Telus, Microsoft backing agriculture innovation project

Livestock

Some of this country’s largest technology companies are backing a $250 million, nationwide industry-led project shortlisted for federal innovation funding and designed to spur economic growth by better utilizing agricultural data.

Telus, Microsoft and IBM officials were among the more than 100 attendees who participated in a day-long data discussion organized by the Smart Agri-Food Super Cluster (SASC) in Ottawa, Tuesday. SASC, valued at $250 million and pegged to create up to 300,000 new jobs, is one of two industry-led agriculture innovation projects to be shortlisted for up to $950 million in federal funding.

The nearly $1 billion in federal funding was promised in Budget 2017 and earmarked for business-led innovation projects, called “superclusters,” aimed at bolstering Canadian economic growth within select industries and sectors.

The United Nations expects the world’s population to reach nine billion people in 2050 — growth that will require Canadian farmers and ranchers to increase production by 70 per cent to meet demand. Canada is currently the world’s fifth largest agriculture exporter.

That’s a “hairy situation” Mike Dittrich, director for Telus’ Smart Agriculture and Business Future sections, told iPolitics — a situation Telus feels it has a “social responsibility” to help the agriculture sector meet.

“Feeding the world is just going to get harder,” the cluster’s Interim CEO Robert Davies said, noting Canada is only one of five countries in the world to be a net exporter of agricultural goods.

The SASC cluster is backed by 17 universities and colleges, including Carleton University, Olds College, McGill University, the University of Alberta and the University of Calgary, along with groups like MacDonald’s, Cargill, General Mills, Ducks Unlimited, The National Research Council, and the City of Ottawa. Four international NGOs have also signed on.

The Liberal government singled out the agriculture industry as one of a handful of sectors with significant growth potential (on the advice of McKinsey Executive Director Dominic Barton, who chaired Prime Minister Justin Trudeau’s Economic Growth Council). Canadian producers and processors have been challenged to grow this country’s agricultural exports to $75 billion by 2025.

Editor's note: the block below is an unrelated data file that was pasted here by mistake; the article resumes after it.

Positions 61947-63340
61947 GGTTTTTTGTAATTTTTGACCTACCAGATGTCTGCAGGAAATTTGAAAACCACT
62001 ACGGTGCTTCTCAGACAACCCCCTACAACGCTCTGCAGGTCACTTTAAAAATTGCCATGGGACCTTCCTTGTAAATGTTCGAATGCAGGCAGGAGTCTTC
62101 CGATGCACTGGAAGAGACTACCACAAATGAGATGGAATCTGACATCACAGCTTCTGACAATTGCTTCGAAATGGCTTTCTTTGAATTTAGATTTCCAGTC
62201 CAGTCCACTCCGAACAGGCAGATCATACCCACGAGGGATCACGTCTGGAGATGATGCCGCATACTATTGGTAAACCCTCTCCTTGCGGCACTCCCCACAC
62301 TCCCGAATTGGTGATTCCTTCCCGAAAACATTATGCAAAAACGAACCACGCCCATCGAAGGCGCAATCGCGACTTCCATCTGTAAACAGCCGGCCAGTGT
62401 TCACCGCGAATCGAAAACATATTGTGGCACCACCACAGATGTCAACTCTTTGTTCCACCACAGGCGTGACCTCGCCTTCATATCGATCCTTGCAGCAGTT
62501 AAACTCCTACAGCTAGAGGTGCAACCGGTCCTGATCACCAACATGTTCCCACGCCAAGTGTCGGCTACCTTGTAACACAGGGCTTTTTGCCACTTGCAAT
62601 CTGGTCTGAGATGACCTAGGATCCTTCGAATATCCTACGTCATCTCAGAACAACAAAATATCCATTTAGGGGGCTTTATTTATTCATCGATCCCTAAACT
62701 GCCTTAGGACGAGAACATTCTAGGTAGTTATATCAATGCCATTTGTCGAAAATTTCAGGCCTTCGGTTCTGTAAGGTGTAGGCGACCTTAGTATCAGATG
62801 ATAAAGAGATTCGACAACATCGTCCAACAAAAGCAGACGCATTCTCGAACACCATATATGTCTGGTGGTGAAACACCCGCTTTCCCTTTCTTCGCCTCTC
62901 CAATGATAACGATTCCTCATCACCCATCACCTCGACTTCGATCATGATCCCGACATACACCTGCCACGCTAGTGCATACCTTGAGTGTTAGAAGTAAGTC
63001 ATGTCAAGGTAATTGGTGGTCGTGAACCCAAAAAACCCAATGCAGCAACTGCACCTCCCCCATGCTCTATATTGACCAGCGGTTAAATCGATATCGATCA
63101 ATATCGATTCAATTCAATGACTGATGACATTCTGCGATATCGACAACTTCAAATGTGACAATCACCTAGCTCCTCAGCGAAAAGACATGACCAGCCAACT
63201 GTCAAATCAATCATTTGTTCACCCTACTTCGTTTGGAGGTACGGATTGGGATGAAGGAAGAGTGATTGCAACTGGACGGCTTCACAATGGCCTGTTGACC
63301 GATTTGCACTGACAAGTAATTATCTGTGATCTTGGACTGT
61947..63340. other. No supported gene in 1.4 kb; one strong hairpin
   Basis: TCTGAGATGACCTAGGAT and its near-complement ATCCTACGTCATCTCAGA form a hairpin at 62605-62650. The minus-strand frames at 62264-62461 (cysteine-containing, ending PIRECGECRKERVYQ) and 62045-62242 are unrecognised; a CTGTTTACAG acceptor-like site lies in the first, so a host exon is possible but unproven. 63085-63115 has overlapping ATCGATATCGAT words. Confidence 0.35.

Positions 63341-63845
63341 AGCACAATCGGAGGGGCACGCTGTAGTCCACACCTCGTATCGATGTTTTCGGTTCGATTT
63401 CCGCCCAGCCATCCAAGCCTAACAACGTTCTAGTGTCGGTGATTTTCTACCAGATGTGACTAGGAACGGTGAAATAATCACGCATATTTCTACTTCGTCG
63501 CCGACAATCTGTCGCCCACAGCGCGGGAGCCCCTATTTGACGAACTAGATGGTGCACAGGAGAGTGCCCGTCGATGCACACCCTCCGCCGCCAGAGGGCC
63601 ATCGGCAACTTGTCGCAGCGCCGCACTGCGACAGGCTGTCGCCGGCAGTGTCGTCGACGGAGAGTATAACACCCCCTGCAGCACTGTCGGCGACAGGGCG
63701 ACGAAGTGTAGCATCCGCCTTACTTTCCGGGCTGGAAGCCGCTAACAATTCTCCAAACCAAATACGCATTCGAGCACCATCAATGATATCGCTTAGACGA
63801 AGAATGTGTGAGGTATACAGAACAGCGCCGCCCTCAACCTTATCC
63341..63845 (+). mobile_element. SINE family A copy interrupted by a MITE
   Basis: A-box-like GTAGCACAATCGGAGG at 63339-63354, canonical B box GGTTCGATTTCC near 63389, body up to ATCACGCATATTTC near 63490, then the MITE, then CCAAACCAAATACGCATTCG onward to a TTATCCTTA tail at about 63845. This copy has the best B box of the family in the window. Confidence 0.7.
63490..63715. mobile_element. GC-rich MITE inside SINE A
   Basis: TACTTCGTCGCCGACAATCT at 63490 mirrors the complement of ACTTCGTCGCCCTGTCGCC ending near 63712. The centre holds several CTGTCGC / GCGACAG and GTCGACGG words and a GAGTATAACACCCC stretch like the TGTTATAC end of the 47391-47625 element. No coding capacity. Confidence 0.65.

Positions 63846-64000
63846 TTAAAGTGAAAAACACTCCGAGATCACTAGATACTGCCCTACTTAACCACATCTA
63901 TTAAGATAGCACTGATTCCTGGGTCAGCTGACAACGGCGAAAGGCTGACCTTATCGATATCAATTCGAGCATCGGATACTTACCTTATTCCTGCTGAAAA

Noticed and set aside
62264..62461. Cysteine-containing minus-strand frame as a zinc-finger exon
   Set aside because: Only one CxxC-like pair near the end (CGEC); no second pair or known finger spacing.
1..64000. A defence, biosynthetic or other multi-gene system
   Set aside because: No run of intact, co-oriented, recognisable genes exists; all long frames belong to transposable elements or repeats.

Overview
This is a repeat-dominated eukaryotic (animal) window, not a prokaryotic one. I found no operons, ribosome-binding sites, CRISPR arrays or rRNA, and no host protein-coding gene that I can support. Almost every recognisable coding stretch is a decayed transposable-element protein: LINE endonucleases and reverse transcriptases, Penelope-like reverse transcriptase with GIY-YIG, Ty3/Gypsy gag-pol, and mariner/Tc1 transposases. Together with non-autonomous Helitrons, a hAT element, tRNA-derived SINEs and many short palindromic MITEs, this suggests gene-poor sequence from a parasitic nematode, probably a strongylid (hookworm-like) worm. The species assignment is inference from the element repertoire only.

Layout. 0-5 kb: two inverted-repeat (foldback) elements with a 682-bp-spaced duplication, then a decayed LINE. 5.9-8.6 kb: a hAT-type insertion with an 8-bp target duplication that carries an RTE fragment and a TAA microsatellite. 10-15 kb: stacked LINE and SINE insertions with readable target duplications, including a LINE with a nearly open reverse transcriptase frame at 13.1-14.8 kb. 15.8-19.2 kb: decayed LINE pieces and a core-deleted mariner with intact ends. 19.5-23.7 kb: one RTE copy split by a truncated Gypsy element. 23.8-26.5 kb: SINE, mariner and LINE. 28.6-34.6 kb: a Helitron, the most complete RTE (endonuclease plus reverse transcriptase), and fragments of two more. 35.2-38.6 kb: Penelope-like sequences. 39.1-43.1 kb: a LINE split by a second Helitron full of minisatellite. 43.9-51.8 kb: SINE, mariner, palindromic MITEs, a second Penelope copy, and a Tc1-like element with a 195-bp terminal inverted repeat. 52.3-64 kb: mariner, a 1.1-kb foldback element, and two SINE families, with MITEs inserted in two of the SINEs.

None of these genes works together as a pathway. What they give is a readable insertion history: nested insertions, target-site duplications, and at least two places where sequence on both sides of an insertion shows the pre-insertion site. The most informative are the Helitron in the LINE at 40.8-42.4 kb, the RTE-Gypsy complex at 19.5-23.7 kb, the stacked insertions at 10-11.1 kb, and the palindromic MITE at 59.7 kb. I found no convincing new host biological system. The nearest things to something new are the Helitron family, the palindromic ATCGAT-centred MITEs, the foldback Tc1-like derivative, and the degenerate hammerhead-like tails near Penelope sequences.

Canada, Barton has said, should aim to be the world’s second largest agriculture exporter.

The federal government isn’t the only investor eyeing the sector’s potential for economic growth. In the course of the past four years, both Telus and Microsoft, both major technology providers, have prioritized investment and business decisions that target the farming and food sectors.

Some 24,000 of Telus’ 13.8 million customers are directly involved in the agriculture sector, Dittrich said, a customer base that has prompted the company to create a field service and customer support service aimed specifically at the agriculture industry.

Agriculture is a “foundational industry” Dittrich said. Yet, despite rapid technological advancements and rising farmer interest, only half of Canadian farms are embracing Smart Agriculture technology.

“We know the technology that has been available has been somewhat complex, it’s been difficult to install, difficult to maintain and the raw connectivity that we’ve talked about hasn’t always been there,” he said. Dittrich went on to say he thinks Telus can make a difference by working with the agriculture community to develop products that are cost-effective and user friendly.

The United Nation’s population growth projections have also caught Microsoft’s attention, with the global body’s Millenium Development goals receiving backing from the company. With little additional arable land available, the sector expects farmers will need to rely on data to help increase their productivity to meet the looming demand.

That’s easier said than done. The goal, John Weigelt said, is to make the new technology-heavy world “silly simple” for farmers to use while ensuring a “cohesive approach.” Weigelt leads Microsoft’s strategic policy and technology efforts.

“Farmers don’t want to fiddle with computers,” he said, telling the room producers would prefer to be in their barns, fields or working with livestock.

“Can we make [on-farm technology] as easy as Lego blocks?” Weigelt mused, noting Microsoft has developed data collection software (FarmBeats) that allows farmers to use technology like drones and sensors to increase crop yields.

Ottawa unveiled nine shortlisted proposals last October. The nine finalists were selected from a pool of 50 pitches involving more than 1,000 Canadian businesses, education institutions and organizations. The two agriculture proposals include SASC and the Protein Innovations Canada (PIC) Supercluster, which is based out of Saskatchewan and focuses on plant-based proteins.

Five projects will be picked in total, with the promised $950 million split between the selected projects over five years. The winners are expected to be announced in the next few months.

 

Credit: https://ipolitics.ca/2018/01/17/telus-microsoft-backing-agriculture-innovation-project/